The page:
I’m doing several production runs this week at the press. This morning I was folding a collated set of 95 manuscripts of a lovely poetry chapbook, Curie, by Jessica Cuello. After many reviews of the manuscript and conversations with the author, handling the physical book brings a particular pleasure, some hybrid between the satisfaction of physical craft—hammering together a bookcase—and finishing a poem, when you feel that last line both snap shut and open wide.
I’m distracted and then annoyed, as I work, by the back of my left shoulder, a waxing and waning sensation that my brain starts to name “itchy” till it veers somewhere closer to pain. Neural damage is like that, slippery, hard to categorize. Usually mine is no more than a mild intermittent distraction. A year ago, I stopped a medication that had pushed the neuropathy on the soles of my feet to the point of, if not precisely pain, a level of distraction which prevented sleep or clear thinking.
These defects are remnants of my survival. We go through stuff. If we persist, there’s usually residual scarring. It’s an interesting metaphor for our inner lives, where we also carry scars, and broken places that can’t fully be restored or properly healed. We go on, sometimes quite well and happily, but the broken places are there, reminding us every so often of where we’ve been.
Last week I had the privilege of participating in a thesis defense of a wonderful poet. Jocelyn Adams is a high school senior, and had put together a manuscript of poems for which I was the outside advisor. A very adroit teacher who runs the senior thesis program commented on what he called a certain itchy quality, in her poems. This made me smile, not least because I was so grateful to see a talented writer understood and supported in school–it’s not always like that. Mr. Harris put his finger on the poetic parallel to physical nerve twinges, and it is indeed one of the quiet, persistent qualities which infuses and energizes Jocelyn’s work.
Nerves grow back when they are cut. Not always fully or even correctly, but they do try to knit their torn ends back to wholeness—not unlike the way we sometimes stumble around a poem seeking a sign of healing. I first learned the patient and slightly miraculous ways of the nerve after slicing open my finger. Cleaning up my studio one day, tired from painting and from work before that, I took a single edged razor blade to a glass pallet onto which had hardened several layers of oil paint. This seems impressively stupid in retrospect. I did not even own a holder, an Exacto knife type of handle for the razor blades. As I forced the blade against the hardened paint glops, it slipped and I opened the pad of my left index finger nearly to the bone.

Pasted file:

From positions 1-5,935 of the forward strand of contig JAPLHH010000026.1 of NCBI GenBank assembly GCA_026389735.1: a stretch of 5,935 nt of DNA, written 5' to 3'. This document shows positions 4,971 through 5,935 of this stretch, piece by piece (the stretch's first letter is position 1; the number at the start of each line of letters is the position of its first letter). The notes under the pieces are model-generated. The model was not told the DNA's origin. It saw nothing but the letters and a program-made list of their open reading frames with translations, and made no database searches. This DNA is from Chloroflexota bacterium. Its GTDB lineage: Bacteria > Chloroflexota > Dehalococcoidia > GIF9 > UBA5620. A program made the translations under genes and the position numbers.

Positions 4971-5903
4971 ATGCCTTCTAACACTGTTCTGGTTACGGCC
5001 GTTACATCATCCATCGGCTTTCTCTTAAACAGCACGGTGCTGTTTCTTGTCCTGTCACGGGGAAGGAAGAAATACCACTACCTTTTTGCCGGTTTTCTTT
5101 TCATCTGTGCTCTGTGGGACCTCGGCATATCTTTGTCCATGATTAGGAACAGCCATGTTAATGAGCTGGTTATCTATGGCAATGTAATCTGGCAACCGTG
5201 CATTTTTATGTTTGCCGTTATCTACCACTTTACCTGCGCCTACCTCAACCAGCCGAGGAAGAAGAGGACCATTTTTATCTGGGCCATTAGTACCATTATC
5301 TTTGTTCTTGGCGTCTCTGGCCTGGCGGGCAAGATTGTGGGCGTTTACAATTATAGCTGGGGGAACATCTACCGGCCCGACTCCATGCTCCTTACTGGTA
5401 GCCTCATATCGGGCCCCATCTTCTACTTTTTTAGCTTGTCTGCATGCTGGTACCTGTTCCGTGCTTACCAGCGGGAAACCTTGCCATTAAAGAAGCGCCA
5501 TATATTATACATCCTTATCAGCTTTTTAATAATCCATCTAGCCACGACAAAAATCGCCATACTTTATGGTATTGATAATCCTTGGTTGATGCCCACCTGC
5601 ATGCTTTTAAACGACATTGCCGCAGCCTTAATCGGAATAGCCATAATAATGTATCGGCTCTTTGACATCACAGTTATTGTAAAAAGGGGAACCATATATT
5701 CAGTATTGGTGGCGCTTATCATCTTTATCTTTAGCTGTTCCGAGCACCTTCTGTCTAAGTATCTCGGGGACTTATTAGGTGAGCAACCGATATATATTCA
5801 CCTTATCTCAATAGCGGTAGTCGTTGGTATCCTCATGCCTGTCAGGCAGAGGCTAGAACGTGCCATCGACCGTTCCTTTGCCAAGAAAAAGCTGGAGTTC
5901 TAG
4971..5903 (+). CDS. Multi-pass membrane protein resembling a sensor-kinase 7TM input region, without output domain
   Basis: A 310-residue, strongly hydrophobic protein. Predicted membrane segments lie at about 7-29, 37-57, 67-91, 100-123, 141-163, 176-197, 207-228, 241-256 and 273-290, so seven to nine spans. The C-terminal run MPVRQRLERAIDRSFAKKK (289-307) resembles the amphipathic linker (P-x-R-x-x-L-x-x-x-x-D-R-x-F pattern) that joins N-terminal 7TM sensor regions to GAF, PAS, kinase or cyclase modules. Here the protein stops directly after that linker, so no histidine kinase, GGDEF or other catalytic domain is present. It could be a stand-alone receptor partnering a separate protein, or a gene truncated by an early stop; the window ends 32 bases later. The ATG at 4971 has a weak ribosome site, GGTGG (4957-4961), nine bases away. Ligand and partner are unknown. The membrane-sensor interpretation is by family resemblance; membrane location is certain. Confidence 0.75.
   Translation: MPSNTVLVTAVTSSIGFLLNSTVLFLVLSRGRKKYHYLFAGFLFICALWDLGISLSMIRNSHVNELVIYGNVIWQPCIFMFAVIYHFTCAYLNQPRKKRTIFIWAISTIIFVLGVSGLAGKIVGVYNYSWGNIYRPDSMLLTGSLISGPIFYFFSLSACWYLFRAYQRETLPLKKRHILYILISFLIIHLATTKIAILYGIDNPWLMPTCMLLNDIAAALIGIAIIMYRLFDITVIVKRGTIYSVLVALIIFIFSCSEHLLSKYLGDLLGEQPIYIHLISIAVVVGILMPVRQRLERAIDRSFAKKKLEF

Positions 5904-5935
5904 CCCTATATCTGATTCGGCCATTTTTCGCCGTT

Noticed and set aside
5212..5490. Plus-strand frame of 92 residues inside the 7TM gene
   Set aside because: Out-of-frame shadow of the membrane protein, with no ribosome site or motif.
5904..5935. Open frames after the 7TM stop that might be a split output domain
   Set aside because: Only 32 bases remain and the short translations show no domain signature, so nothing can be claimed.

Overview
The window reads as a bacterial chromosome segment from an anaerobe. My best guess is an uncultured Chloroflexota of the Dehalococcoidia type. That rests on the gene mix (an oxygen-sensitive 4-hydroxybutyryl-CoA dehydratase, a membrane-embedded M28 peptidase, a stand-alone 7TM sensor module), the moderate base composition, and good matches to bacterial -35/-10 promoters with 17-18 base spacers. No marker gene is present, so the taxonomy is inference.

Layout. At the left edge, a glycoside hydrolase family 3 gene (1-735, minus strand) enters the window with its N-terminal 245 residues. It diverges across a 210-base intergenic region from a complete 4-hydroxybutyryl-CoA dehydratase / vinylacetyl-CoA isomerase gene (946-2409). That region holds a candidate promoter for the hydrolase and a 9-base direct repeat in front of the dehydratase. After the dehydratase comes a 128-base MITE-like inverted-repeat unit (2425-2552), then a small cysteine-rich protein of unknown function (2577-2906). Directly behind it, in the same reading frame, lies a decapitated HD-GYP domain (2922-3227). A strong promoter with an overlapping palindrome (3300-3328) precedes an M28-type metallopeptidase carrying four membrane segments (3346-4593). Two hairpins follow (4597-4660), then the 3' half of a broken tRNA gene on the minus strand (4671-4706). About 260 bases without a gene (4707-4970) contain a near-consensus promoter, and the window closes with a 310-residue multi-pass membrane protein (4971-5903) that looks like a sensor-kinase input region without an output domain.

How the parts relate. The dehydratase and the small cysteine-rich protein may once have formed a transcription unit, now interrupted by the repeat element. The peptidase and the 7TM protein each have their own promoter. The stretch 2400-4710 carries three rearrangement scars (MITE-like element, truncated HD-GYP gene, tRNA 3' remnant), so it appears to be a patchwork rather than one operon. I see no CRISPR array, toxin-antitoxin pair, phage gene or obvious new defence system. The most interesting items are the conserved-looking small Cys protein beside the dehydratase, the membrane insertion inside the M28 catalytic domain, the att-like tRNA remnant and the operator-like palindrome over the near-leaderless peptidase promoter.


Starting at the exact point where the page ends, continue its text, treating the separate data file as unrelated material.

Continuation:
So what did I do? I washed it and wrapped it in a clean paper towel. It continued to bleed off and on for a day or two. I must have nicked a tiny artery. I just kept washing it off and tightening a fresh Bandaid around it. If it would not stop bleeding, I held my hand over my head for a few minutes, and that did the trick. Health insurance, or the lack thereof for working artists, is a whole other discussion. This was on the order of 30 years ago. The scar is barely visible anymore, but as I write this I feel a ghost throb where the nerve was cut.
For the first handful of years after the accident, I had no sensation at all on that finger pad, distal to the cut. It’s surprising how often this comes up in everyday life. I’d have thought the index finger of my non-dominant hand wasn’t utilized for all that much sensory exploration. Avoiding that fingertip as point man in any activity became habit. I assumed it would always be that way, but after the acute pain of the injury had subsided and the surface had closed well and was less angry at the scar—on the order of a decade later—I felt twinges of what I would come to know as the particular pain of nerve healing.
So now, when the back of my shoulder intrudes on my thoughts with unpleasant sensations, part of me is annoyed. But I also have to smile, because despite expectation, it seems the cut nerves there are making their way home to one another. Knitting back together what was traumatically severed in the rush to save me from worse fates.
Life seems to revolve this way, large and small traumatic interruptions and damages dancing with some kind of healing process, however kattywompus. Little intimations of mortality, little flashes of redemption.
It’s time to print out some covers, and get back to folding manuscripts. Watch for a book from Jocelyn, too, soon. We intend to take that thesis into book form, and it’ll be a short distance.